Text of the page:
There are around 4,174 hillforts in the UK and Ireland. Having developed in the Late Bronze and Early Iron Age (from approximately 1,000 BC) and remained in used by the ancient Britons until the Roman conquest and sometimes beyond, they come in all shapes and sizes. Some are ovoid, some are rectilinear, some have single defensive banks and some have many. Some are interpreted as being defensive, some for settlement, some for storing grain and others for showing off. But if there’s one thing they all seem to have in common, it’s that they’re all on hilltops, right? Wrong.
There are in fact a surprising number of lowland hillforts in England, and Oldbury Camp is one of them.
This scheduled ancient monument now sits at the heart of Oldbury-on-Severn – a picturesque Gloucestershire village, but so far, there has been no full-blown attempt to figure out how old this unusual monument actually is.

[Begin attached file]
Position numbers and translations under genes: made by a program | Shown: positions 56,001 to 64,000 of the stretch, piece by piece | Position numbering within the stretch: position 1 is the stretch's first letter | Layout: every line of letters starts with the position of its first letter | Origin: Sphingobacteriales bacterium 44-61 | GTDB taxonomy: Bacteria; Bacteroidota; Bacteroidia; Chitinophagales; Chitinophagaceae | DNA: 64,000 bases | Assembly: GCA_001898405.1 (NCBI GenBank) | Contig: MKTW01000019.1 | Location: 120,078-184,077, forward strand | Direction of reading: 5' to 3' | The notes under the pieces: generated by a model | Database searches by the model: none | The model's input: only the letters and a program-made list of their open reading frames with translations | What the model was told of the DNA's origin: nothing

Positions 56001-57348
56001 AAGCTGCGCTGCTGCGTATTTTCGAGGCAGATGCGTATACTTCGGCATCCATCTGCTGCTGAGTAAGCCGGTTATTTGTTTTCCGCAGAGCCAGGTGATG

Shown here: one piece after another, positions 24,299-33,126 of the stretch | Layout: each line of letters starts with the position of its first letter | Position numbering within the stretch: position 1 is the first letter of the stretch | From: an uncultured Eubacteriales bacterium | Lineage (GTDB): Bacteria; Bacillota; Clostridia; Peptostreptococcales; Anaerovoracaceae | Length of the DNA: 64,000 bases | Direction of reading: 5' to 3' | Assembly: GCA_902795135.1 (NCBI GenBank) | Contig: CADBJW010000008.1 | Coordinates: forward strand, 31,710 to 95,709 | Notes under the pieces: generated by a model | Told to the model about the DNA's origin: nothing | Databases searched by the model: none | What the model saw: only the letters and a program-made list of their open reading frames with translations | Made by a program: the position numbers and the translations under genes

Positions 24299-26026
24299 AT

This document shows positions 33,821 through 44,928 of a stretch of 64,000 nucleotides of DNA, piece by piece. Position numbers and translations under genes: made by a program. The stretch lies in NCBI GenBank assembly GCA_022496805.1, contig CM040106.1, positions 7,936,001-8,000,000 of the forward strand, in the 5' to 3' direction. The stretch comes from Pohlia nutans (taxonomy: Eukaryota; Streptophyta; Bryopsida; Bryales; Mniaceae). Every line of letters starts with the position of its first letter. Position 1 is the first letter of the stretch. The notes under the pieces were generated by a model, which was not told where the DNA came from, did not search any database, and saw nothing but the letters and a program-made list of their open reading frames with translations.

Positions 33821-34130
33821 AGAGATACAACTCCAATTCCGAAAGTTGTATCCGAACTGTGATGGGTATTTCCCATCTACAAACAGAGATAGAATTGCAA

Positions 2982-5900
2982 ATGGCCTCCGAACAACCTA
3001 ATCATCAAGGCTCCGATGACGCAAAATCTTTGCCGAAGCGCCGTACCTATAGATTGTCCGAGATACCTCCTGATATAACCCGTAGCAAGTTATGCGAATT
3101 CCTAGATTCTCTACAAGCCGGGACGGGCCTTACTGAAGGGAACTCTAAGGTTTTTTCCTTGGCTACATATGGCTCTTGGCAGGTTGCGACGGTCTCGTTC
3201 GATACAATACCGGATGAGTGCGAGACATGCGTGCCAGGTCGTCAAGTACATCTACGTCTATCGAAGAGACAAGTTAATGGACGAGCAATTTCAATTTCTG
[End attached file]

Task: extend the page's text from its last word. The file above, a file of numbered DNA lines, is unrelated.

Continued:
When was it built? What was it for? And how does it relate to other more traditional hillforts in the area?
As part of the A Forgotten Landscape project, DigVentures lead a community excavation to find out more about it. You can see how we got on, and what we found, by using the buttons below.